The pandemic meant no access to archival resources in many institutions. This brought a halt to research as the vast majority of materials in archives is still in the original format. More is on microfilm, but much of that is only accessible within the institution.
There was/is an initiative from some of the more progressive institutions, mainly UK with a few from other countries, but none from Canada, seeking a technological solution to maintaining access. Research Libraries UK recently produced a report, New Frontiers of Digital Access: The development and delivery of Virtual Reading Rooms and Virtual Teaching Spaces amongst collection-holding institutions from which part of the summary and conclusions section is reproduced below.
“Virtual Reading Rooms and Virtual Teaching Spaces are emerging services which have largely grown out of the coronavirus pandemic. Although a pragmatic response to the closure, or partial closure, of buildings during various local, regional, and national lockdowns, VRRs have become established as bespoke research services and VTSs as valuable routes through which archives, special collections, museums and galleries can engage with diverse groups through virtual learning sessions.
Both VRRs and VTSs benefit from relatively low technological thresholds and the majority of institutions have created these services utilising affordable hardware, readily available software, and pre-existing spaces. The establishment and growth of VRR and VTS services have benefited from the fact that onsite services (as of June 2021) are still operating at below ‘normal’ pre-pandemic levels. The ultimate scalability and sustainability of these services will only become apparent as onsite services return to a degree of normality. The growing number of such services, their creation outside of periods of lockdown, their application to a greater variety of collection types, and diversification of their user base, would suggest that VRRs and VTSs will continue to develop as valuable research and teaching services into the future.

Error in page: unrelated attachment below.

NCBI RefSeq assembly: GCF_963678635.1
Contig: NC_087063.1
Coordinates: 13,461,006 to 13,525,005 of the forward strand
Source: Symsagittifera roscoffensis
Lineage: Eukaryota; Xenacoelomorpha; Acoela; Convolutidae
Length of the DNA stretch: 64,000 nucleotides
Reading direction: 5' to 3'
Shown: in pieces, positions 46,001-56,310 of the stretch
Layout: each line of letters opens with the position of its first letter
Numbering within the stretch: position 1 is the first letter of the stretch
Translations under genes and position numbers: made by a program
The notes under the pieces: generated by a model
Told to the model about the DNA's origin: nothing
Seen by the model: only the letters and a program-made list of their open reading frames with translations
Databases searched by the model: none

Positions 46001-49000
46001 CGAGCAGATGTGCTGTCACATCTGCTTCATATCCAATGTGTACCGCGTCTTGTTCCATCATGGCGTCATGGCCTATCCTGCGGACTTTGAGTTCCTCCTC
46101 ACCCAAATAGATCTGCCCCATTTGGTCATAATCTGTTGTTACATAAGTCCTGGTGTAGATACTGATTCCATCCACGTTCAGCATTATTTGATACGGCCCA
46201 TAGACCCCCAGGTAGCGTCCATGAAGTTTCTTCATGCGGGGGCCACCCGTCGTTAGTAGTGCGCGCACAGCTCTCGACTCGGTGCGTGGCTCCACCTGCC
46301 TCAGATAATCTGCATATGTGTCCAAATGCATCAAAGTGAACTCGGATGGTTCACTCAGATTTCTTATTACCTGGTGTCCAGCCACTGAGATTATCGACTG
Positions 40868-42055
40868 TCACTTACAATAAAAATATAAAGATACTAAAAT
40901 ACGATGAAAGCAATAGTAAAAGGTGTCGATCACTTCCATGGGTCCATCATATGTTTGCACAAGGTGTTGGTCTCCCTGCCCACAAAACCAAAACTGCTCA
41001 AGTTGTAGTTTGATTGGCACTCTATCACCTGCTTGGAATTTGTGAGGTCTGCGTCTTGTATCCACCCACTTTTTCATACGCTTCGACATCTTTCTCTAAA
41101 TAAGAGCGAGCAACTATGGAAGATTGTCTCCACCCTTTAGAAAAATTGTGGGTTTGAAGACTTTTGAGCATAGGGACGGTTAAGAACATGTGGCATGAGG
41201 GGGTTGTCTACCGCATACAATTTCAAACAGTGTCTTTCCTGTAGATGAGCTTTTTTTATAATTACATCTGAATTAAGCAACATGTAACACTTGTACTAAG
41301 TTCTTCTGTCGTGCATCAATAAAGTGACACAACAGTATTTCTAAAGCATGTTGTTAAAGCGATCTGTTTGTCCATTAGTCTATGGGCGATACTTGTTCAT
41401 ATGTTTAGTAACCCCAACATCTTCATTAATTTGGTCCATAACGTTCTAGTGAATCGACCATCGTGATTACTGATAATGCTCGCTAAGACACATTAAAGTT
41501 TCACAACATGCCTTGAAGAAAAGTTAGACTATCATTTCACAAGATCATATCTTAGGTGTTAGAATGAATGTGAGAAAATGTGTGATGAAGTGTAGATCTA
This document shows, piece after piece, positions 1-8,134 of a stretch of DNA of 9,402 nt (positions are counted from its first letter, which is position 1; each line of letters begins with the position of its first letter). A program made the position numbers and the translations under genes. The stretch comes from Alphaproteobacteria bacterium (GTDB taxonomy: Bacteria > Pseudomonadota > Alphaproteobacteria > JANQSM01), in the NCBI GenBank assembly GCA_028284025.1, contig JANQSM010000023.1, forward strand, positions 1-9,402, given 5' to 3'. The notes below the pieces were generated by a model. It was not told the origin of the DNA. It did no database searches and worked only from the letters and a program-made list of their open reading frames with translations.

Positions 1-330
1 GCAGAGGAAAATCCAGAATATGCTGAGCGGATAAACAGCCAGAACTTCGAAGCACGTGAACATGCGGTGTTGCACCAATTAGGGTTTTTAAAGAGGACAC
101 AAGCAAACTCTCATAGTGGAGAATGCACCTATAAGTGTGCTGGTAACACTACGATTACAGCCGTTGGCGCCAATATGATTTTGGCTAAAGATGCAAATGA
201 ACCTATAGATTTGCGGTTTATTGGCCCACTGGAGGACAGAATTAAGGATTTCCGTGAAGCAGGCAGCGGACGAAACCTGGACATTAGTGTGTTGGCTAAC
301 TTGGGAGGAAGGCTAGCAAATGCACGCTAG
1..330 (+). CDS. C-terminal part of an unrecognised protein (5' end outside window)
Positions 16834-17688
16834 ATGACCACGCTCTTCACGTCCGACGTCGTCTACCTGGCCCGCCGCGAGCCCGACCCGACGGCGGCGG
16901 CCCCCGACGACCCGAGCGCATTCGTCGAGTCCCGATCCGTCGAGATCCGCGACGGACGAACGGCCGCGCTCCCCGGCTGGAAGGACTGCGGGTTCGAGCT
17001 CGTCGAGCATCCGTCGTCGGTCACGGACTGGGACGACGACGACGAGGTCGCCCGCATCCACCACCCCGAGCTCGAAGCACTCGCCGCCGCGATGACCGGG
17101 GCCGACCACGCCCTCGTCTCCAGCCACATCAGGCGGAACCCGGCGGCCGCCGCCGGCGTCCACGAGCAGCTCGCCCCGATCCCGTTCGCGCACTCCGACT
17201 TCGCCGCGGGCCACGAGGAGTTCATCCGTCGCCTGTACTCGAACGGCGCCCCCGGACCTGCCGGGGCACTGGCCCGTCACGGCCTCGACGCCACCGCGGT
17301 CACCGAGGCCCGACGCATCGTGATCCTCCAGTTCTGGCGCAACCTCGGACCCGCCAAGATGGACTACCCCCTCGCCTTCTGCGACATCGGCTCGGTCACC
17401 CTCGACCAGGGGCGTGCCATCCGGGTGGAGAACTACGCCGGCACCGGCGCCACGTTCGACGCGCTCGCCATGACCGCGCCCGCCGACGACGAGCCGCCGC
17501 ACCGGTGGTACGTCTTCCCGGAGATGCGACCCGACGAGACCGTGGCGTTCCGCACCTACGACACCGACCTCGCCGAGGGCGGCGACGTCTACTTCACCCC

Staff time and expertise are the largest attributable resource required for the delivery of VRR and VTS services. The success of these services depend much on the skills and expertise of staff, particularly their familiarity with the collection and ability to work closely with researchers. As a result, these services offer many opportunities to showcase the knowledge, skills, and expertise of library staff, and the valuable contribution that they can make to the research process, both as service providers and research partners. They also present opportunities for combining collections held at multiple institutions virtually (both nationally and internationally), without the requirement of digitisation, and offer new collaborative opportunities between researchers and institutions.”
The report notes such remote access is also a means by which institutions can address the climate emergency
“the seriousness of the climate emergency will also question the viability and ethical basis of international travel. These factors combined mean that research libraries, archives and special collections, and museums and galleries, need, as a community, to collectively consider alternative means of collection access through which original research can be conducted.”